ACL compiles a daily media monitoring service of stories of interest to the Christian constituency relating to children, family, drugs and alcohol, marriage, human rights, religious freedom etc. Visit the ACL’s website each day to see what’s of interest in the news. Please note that selection of the articles does not represent ACL endorsement of the content.



 



Abortion

UK: Ministers in new row over abortion ruling


Telegraph

MP insists that terminations based on unborn child’s gender are illegal, despite prosecutor’s decision that operations may be carried out.


Children & Family

Wooden spoon spanking not abuse, says US court


Howard Mintz - The Age

San Jose, California: As far as a San Jose appeals court is concerned, parents don't need to spare the rod with their children. The court has ruled that using a wooden spoon for a spanking that causes serious bruising should not necessarily translate into a finding of child abuse.


Donor Conception, Surrogacy & IVF

Letting go of my frozen embryo


Jen Vuk - The Age

In a few days a big part of our lives will be no more. For the past six years our single surviving embryo has been in stasis; frozen in time. Here, but not here. The promise and whisper of another precious life, yes, but also its spectre. The paperwork we can no longer ignore tells us that on Thursday, 10 October, its time will be up. And my husband and I must face the final hurdle of our infertility. Letting go.


Euthanasia & Suicide

Killing the blind in euthanasia shows government guidelines are a joke


Steven Ertelt - Life News

It gets worse and worse–and yet the stories still repeat the mantra that euthanasia is implemented under “strict guidelines.” A Netherlanders woman lost her vision and was killed on request by her doctor.


Counting the cost of suicide adds up to $24m for ACT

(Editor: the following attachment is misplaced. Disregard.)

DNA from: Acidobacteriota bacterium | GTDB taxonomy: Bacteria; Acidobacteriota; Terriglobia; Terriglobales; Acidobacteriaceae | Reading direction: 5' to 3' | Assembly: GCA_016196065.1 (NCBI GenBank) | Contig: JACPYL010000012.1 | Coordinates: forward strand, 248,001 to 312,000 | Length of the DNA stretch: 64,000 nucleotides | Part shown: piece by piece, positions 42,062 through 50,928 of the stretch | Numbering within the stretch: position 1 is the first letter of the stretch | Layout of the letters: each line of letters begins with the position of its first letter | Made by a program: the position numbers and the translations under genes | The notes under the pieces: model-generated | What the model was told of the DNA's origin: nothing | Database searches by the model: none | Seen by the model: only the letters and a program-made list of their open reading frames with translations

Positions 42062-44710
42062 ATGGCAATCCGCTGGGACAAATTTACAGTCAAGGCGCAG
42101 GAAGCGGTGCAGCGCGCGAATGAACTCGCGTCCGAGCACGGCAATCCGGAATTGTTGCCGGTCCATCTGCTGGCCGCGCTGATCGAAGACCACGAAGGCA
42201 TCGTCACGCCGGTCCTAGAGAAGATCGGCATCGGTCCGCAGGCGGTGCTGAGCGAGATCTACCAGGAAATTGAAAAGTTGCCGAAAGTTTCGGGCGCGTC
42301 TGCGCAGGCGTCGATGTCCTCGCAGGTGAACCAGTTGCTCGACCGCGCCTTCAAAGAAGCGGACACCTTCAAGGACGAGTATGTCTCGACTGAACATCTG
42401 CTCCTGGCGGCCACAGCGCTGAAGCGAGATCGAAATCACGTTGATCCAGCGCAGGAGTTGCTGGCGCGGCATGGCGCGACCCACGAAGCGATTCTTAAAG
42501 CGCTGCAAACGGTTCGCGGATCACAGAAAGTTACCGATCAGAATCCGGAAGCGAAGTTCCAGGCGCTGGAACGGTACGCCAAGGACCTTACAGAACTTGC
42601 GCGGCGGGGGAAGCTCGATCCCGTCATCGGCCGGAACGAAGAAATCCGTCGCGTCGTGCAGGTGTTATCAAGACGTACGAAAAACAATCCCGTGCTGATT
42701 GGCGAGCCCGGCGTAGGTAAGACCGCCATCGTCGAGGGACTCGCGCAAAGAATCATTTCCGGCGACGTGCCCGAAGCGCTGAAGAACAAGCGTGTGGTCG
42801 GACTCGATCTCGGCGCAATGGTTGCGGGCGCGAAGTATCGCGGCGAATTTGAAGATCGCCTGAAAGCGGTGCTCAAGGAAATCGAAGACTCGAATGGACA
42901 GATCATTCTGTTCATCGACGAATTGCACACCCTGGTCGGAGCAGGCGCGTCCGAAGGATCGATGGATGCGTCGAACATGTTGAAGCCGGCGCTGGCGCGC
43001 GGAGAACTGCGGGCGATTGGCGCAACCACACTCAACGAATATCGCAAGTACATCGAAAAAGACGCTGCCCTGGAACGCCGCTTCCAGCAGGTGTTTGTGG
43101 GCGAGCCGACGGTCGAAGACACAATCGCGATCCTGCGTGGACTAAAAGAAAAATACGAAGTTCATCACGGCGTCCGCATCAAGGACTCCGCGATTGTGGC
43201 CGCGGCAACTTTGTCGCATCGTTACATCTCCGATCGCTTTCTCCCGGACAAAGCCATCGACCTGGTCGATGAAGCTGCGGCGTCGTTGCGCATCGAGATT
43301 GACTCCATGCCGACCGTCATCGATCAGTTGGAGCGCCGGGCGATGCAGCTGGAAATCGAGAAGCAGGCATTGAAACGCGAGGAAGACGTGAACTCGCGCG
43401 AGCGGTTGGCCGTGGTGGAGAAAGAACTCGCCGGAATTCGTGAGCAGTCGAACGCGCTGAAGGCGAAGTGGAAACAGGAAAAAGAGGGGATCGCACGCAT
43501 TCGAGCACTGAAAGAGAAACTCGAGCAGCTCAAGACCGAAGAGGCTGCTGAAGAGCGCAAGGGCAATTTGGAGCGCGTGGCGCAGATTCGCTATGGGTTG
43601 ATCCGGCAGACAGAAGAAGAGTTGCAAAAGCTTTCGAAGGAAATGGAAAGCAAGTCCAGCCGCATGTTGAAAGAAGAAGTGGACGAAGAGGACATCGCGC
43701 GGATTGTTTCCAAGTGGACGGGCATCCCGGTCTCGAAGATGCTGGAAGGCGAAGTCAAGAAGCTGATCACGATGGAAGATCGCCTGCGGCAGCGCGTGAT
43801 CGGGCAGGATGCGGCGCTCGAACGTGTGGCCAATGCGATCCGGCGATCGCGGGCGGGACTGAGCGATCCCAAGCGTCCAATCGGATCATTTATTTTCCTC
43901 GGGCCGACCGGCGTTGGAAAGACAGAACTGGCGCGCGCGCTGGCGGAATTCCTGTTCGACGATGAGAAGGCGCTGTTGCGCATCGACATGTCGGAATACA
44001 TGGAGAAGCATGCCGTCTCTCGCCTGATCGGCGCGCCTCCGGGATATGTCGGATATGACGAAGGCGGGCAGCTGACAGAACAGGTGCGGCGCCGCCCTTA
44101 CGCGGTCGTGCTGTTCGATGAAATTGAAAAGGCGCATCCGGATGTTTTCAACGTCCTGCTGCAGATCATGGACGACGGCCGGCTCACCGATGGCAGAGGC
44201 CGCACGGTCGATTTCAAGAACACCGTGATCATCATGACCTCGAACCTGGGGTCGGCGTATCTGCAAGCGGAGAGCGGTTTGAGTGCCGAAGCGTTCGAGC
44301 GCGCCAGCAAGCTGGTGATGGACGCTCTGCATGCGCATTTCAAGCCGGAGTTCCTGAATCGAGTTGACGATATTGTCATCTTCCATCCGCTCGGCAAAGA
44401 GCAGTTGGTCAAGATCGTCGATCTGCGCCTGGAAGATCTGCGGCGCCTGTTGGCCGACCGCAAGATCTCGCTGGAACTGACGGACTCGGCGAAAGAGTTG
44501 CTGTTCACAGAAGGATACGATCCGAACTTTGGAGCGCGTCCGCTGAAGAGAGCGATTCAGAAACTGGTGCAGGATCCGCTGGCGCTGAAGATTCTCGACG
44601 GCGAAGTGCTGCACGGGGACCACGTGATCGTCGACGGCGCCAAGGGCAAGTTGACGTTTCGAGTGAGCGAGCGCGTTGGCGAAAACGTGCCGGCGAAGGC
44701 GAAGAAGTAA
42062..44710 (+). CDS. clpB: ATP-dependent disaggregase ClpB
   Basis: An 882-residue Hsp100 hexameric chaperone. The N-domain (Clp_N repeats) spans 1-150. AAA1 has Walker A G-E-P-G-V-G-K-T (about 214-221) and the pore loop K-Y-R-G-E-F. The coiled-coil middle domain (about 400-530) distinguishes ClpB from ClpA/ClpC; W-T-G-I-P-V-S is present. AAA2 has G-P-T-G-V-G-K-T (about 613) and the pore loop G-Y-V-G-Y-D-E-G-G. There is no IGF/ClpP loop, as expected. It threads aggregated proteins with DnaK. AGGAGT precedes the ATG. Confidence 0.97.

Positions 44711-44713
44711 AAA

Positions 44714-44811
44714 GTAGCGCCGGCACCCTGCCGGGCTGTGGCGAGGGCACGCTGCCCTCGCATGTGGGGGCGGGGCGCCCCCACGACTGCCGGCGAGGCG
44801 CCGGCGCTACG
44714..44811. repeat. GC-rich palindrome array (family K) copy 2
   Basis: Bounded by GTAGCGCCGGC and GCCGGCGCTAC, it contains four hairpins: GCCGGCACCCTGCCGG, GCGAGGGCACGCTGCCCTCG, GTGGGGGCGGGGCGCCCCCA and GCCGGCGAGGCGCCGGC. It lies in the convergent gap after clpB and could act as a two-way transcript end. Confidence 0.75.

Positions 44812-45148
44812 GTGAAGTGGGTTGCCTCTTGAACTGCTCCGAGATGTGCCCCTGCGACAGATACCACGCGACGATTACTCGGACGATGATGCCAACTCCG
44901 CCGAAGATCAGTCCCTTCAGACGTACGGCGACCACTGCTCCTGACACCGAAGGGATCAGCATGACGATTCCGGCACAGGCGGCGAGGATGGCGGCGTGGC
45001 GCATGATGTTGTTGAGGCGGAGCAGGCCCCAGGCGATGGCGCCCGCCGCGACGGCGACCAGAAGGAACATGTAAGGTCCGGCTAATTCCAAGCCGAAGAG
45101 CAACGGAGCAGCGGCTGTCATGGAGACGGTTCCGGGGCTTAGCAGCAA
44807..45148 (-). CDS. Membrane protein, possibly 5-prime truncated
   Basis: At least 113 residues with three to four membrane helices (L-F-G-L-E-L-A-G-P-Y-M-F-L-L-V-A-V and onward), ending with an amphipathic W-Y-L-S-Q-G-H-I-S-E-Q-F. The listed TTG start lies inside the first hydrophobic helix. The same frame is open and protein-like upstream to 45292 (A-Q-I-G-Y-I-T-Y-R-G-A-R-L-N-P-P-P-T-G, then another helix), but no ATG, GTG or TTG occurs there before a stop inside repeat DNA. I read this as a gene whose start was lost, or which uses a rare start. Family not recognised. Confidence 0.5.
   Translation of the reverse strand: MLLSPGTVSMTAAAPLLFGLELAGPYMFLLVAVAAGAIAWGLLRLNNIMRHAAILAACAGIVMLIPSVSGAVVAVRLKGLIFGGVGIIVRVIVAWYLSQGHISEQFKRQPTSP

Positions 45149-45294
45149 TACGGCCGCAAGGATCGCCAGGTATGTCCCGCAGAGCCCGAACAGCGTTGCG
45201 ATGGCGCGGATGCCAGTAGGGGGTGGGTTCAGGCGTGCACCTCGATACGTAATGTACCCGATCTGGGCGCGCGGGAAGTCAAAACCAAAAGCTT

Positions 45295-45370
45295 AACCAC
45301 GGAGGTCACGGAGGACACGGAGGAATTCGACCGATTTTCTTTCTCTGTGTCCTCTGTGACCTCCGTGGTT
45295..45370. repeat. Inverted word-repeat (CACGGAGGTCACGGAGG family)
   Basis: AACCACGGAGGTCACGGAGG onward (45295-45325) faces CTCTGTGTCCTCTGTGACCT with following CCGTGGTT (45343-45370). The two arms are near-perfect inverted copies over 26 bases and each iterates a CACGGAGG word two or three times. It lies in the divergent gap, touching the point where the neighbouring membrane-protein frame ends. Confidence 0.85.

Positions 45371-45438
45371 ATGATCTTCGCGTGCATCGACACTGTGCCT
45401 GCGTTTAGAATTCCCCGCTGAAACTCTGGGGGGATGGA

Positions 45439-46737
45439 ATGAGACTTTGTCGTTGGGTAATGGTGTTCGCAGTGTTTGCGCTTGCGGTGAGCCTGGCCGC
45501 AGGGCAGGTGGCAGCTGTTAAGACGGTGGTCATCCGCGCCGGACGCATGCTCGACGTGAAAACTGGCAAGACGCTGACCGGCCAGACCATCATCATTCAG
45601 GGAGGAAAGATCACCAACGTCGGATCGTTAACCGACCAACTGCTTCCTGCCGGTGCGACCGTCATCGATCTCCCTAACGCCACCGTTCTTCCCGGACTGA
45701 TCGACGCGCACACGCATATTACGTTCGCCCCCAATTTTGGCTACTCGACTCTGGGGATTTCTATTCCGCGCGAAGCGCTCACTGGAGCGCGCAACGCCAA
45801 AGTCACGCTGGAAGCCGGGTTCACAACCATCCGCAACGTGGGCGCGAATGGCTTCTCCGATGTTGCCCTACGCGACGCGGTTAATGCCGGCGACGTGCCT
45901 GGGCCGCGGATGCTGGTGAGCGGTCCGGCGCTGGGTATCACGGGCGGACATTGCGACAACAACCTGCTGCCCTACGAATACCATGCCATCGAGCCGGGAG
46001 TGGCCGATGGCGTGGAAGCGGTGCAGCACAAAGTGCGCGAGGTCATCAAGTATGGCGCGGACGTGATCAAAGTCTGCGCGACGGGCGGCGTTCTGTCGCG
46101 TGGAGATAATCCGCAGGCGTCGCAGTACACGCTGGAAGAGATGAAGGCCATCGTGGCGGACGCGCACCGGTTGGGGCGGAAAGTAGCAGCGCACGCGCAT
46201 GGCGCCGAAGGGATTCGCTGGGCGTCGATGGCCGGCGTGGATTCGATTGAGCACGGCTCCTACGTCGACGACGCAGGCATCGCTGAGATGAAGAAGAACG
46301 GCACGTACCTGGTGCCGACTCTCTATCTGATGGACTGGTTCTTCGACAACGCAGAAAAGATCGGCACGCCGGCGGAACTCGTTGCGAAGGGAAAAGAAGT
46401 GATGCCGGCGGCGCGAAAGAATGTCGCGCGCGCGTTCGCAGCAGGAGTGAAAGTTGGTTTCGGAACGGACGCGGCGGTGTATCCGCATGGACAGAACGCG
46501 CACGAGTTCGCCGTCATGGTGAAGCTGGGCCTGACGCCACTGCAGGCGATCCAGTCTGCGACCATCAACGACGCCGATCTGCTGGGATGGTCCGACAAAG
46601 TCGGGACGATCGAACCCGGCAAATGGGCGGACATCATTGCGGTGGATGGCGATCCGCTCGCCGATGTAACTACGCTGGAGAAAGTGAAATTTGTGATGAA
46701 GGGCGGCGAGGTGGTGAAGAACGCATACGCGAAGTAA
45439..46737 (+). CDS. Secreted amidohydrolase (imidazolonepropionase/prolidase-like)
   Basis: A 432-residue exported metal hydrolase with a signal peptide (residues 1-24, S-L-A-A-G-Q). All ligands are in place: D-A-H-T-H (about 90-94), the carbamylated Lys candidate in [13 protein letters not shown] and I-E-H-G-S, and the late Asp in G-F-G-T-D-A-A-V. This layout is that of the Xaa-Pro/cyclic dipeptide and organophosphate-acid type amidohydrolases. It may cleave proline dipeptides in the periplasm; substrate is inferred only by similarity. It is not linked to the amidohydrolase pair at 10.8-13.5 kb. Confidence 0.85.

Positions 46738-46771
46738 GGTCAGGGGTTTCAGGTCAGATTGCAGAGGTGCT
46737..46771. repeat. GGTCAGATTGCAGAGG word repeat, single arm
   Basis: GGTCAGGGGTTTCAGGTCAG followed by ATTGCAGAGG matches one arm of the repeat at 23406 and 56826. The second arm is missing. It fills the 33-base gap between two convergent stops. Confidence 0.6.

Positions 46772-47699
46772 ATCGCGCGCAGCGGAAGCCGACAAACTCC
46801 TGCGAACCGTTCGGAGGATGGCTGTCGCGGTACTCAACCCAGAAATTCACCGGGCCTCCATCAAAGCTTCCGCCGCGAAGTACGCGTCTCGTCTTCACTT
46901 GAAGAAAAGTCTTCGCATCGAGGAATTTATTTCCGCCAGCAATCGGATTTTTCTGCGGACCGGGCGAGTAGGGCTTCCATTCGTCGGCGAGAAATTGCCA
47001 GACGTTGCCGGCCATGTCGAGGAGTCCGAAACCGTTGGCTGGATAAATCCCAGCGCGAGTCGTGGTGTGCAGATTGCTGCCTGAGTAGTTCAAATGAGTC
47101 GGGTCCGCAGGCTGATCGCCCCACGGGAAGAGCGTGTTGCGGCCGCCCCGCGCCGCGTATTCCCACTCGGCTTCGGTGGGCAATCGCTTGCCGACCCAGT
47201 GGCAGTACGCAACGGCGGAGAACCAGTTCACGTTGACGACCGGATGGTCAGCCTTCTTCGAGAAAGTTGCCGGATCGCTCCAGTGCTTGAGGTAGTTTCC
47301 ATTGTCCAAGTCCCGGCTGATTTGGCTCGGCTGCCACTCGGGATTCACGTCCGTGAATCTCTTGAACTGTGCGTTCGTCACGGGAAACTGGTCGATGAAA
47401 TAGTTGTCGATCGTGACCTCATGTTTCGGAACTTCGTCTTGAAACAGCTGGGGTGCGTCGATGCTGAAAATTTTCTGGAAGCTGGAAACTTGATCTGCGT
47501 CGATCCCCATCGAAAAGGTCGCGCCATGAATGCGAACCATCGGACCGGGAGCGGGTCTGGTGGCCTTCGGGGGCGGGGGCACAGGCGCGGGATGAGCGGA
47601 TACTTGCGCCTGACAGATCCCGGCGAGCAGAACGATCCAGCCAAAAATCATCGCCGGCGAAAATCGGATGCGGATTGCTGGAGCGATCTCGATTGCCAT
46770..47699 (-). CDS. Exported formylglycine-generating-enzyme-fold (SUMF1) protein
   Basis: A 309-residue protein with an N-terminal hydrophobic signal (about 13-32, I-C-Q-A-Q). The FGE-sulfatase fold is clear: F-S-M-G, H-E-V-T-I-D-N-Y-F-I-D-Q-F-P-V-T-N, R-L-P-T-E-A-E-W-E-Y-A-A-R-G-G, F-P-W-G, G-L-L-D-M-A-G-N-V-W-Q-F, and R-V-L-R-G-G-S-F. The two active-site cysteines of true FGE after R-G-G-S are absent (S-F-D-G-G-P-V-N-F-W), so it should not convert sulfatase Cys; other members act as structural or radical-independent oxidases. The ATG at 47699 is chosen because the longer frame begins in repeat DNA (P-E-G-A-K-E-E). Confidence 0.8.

Larissa Nicholson - The Canberra Times

Suicides in the ACT in 2012 alone will cost the economy a total of $24 million in the long run, according to a new report commissioned by a local support group. The KPMG report, commissioned by Menslink, considered the direct costs of suicide, including coronial enquiries, police and ambulance work and counselling for bereaved loved ones.


Gambling

Exposing the links between gambling and suicide


SBS

The release of coronial statistics in Victoria highlights the links between problem gambling and suicide.


Health

A risk worth taking?


The Age

The world is in the grip of a diabetes epidemic. Ten years ago GlaxoSmithKline launched a so-called wonder drug Avandia which was designed to end the misery of Type 2 diabetes. Avandia has earned GlaxoSmithKline billions of pounds in sales worldwide, but now clinicians and medical researchers in Europe and America are warning that it comes with an unacceptable and hidden cost to health.


Consumer group Choice sounds warning on tattoo removal industry

ABC

The consumer watchdog Choice has sounded a warning over the lack of regulation in the tattoo removal industry, pointing out that no medical training is required for those using lasers to remove unwanted ink from flesh. According to Choice, about a quarter of Australians under age 30 now have a tattoo, making them the most-tattooed generation to date.


Homelessness & Poverty

Let's put cranes over cities to build housing for vulnerable


Toby Hall - The Australian

Australia may or may not be on the verge of a new housing bubble, yet what is absolutely clear is that we remain in the middle of an affordability crisis. And it is a crisis that as a nation we still haven't a plan to tackle. Rising house prices affect overall housing affordability. More expensive homes lead to higher rents. The idea of affordable rent is now nothing but a fantasy for the most disadvantaged in our communities. We face the risk of even more people being pushed into this category.


Moneyless man finds happiness

Mark Boyleabc - ABC

Mark Boyle, a man who 5 years ago decided to live without money, is surviving and thriving. He has plans for a new venture and he just got engaged.


Human Rights